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H.H Achuk Rinpoche's rainbow body & granny's devotion

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  • Choiceless Awareness's Avatar
    21 posts since Apr '11
    • HH Lama Achuk Rinpoche’s Paranirvana –Chronology of Events

      23 July 2011, Sichuan Province, Baiyu County, the founder of Yachen Gar, a great exponent of Dzogchen, the Great Perfection teaching, HH Lama Achuk Rinpoche (HH Jamyang Lungdok Gyalsen) enters into paranirvana (1927 – 2011).

      30 July 2011, Yachen Gar formally announced to the news of HH Lama Achuk Rinpoche’s passing into paranirvana to the outside world.  Devotees from all parts of the world were allowed to view the body of Lama Achuk and pay their final respect to a great master.  All sangha members from Yachen Gar gathered to recite sutra for a period of 49 days.


      29 August 2011, the cremation ceremony of Lama Achuk commenced.  The body of Lama Achuk shrunk from a height of 1.8 meters to about 1 inch tall, a sign of achieving the rainbow body.  From time of Lama Achuk’s paranirvana to the cremation, many auspicious signs appear, five colored rainbows are often sighted in the sky and the area surrounding Lama Achuk’s body often appears five colored pure lights bindu.  More than 100,000 sangha members and lay devotees attended the puja and paid respect to the sacred body of Lama Achuk, it was a spectacular sight to behold.

      Lama Achuk was born in 1927 in Trom, Eastern Tibet as foretold by Guru Rinpoche.  Since a tender age of 24, he served Tulku Arik Rinpoche for 43 years.  He learned and mastered the realizations of the Great Perfection-Dzogchen.  Since then, following his Guru’s instructions and to benefit more sentient beings, he established Yachen Gar in 1983, an encampment of thousands of monks, nuns and lay practitioners.  At age of 84, he entered into paranirvana and achieved the rainbow body, a great inspiration to disciples to persevere in their practice of the Great Perfection teachings.

      After Lama Achuk went into paranirvana, every devotees who came forward to pay their respect made the following aspirations, i.e. not to steal, not to consume intoxicant, not to drink alcoholic drinks, not to engage in the trading of live stocks and to continue to recite 108 times of Om Ahmi Dewa Hrih mantra (Amitabha Mantra) and Om Ma Ni Pad Me Hung mantra (Chenrezig Mantra) daily.  Most of them are lay devotees with their wavering faith in Lama Achuk made these aspirations a part of their lives.  Every devotee who returns to wherever they come from will carry with them this whiff of pure loving kindness to wherever they go.  This whiff of pure loving kindness will flow to every city, town, and country.  This is the power and strength of a highly realized being.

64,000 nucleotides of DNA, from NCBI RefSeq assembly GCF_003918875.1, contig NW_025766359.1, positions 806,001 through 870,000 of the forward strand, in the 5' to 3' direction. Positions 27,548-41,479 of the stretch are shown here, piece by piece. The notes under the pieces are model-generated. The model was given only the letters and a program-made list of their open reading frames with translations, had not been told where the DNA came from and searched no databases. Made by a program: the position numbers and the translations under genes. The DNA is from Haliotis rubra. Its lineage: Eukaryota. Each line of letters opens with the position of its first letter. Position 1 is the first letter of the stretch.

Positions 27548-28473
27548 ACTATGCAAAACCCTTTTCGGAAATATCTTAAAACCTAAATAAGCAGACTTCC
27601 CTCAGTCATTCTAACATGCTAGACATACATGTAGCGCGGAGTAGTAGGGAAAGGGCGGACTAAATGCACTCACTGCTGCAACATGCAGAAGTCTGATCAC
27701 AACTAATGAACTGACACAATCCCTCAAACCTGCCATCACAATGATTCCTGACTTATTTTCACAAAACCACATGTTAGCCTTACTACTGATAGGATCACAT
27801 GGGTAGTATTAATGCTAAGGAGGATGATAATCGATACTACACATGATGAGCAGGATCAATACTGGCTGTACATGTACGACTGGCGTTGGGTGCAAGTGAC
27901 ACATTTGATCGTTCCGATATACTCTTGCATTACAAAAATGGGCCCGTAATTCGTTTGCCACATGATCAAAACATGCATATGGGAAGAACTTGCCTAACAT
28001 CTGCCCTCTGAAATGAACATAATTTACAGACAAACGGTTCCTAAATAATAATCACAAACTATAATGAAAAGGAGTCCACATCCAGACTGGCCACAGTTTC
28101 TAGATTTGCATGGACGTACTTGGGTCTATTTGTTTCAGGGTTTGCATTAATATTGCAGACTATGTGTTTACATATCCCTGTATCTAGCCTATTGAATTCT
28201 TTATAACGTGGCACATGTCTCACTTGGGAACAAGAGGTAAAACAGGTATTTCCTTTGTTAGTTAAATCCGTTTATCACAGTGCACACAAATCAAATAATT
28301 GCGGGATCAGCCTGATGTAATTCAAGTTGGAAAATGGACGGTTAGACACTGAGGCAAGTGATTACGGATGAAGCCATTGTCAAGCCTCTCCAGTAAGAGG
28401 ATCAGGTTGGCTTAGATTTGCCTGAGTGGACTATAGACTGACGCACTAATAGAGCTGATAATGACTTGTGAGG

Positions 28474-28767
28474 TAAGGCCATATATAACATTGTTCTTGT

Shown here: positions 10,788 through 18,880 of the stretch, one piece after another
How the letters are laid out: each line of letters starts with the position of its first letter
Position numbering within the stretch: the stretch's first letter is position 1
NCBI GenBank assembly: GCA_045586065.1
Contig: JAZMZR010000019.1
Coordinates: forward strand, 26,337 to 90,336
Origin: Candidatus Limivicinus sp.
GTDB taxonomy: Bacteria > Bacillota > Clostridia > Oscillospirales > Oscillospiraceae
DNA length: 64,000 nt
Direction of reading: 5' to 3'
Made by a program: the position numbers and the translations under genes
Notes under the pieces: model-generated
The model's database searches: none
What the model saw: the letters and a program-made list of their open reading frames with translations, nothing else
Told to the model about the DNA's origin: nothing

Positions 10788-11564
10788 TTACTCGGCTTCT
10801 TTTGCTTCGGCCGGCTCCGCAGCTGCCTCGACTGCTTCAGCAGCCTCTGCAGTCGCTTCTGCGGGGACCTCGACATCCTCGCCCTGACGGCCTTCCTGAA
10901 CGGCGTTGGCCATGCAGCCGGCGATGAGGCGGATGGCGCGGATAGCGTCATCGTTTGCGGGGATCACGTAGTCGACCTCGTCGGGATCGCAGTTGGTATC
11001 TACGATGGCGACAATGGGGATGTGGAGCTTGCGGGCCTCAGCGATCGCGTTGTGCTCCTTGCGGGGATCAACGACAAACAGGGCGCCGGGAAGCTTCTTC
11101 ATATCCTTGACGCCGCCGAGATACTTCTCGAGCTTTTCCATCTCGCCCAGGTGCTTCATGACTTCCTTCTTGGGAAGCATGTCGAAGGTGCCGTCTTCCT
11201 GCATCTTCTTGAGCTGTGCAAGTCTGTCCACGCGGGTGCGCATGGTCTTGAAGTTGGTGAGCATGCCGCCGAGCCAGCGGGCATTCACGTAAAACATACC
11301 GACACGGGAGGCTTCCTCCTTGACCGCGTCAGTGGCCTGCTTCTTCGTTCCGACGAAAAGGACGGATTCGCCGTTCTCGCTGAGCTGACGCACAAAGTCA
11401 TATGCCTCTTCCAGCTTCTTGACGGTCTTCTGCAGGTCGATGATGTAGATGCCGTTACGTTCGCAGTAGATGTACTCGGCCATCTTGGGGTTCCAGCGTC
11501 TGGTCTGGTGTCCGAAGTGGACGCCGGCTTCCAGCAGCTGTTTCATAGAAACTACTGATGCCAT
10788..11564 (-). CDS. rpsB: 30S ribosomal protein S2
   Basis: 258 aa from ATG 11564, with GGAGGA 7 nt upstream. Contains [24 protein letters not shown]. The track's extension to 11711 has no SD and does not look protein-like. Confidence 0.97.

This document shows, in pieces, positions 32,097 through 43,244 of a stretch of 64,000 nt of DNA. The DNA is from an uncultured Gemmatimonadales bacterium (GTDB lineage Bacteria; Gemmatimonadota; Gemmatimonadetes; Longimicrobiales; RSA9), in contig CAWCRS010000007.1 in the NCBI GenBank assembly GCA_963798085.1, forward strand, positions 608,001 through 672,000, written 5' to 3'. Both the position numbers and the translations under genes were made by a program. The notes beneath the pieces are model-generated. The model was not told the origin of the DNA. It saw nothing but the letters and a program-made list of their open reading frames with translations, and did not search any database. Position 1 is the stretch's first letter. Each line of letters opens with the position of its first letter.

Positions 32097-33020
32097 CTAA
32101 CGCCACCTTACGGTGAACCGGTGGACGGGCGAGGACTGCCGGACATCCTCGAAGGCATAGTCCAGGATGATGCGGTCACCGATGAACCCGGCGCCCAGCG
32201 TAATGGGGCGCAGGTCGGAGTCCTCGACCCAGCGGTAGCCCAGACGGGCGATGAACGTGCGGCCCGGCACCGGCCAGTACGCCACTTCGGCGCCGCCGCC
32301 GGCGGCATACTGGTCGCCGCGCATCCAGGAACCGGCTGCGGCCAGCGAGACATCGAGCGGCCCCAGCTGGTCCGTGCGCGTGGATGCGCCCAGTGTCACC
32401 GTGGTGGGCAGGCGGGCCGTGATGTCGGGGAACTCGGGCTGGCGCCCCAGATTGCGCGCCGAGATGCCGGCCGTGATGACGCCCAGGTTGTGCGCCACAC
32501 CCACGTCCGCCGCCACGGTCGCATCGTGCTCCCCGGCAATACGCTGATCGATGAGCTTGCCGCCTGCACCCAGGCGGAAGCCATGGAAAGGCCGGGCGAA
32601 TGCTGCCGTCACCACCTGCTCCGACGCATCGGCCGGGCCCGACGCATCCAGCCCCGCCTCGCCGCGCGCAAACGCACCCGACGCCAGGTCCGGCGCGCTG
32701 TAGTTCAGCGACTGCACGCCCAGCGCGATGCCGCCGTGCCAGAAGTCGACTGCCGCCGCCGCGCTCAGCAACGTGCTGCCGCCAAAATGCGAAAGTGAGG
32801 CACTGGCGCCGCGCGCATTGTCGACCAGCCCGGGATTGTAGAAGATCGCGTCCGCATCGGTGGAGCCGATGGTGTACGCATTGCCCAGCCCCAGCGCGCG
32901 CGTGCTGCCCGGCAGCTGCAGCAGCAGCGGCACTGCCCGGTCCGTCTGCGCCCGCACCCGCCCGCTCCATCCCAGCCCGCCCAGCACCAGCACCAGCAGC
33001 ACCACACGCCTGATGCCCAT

And there are many monks and nuns who made aspiration in front of Lama Achuk to enter into 3 years or 5 years retreats, and some even resolved to do retreat forever.  They truly actualized Lama Achuk’s teachings, understood the true nature of their mind and realized the equal state of realizations as that of Lama Achuk.


      “Whichever pureland that Guru goes, we shall be there too”. – Lama Ahchuk’s last sentences.

      Lama Achuk’s final teachings to all disciples is to stay united harmoniously, to keep pure precepts, and not to forget our meditation practice.  Whichever pureland that Lama Achuk goes, we will be there too.  Lama Achuk said before that anyone who complete the practice of 1,000,000 times of Amitabha Mantra will definitely go to the pure land of Dewachen.”

       “This is all like a dream, I am in the dream and have no wish to be awaken.” Lama Achuk’s heart son, Yachenlama (Tsultrim Gyamtso Rinpoche) said

      yachenlama Rinpoche said this in a class: “Since Lama Achuk Rinpoche’s paranirvana, everything is like a dream, it is as if Lama Achuk has never left us, the times that we spent with Lama Achuk came to my mind, just like he was right here beside us. Everytime, after the class, I feels like wanted to talk to Lama Achuk as usual. Only upon walking to his little house, staring at his sacred body that it dawn on me that he has left, the Lama Achuk that appears in my dream just dissolved into my dream….” “It was a very painful period for me, this is my attachment to Guru, but that is not just attachment, I recall the benevolence that Guru showed me, and from this point of view, it cannot be expressed in any words or language, I can only use my live to repay the kindness of a Buddha.”

      Although Rinpoche was in deep sadness, he still continuously gave blessings to all devotees who came to pay respect to Lama Achuk’s sacred body, and continuously gave teachings to new devotees.  Continue to propagate the precious Great Perfection teachings which Lama Achuk left for us.  May the Great Perfection teachings spread far and wide.

      “My dear children, you must drink yogurt, joyfully play, you must be happy!” Lama Rinpoche said this to us during the Vajra Dance Puja, Lama laughed heartily after saying this.  Lama Rinpoche was always so happy.

       “I miss Lama Rinpoche, Lama Rinpoche is always so jovial when giving teachings. He sometimes would tell us jokes.  When I called my brother also an ordained person, telling him what Lama Rinpoche taught, he would say I have very good merits to be able to listen to such profound teachings.  Come summer, Lama Rinpoche would stay on the grassland for a month, giving teachings to us every morning, and that was my happiest moment.  The saddest thing was not practicing well when Lama Rinpoche was around, I did not treasure then.”  The A Tibetan nun said with tears in her eyes.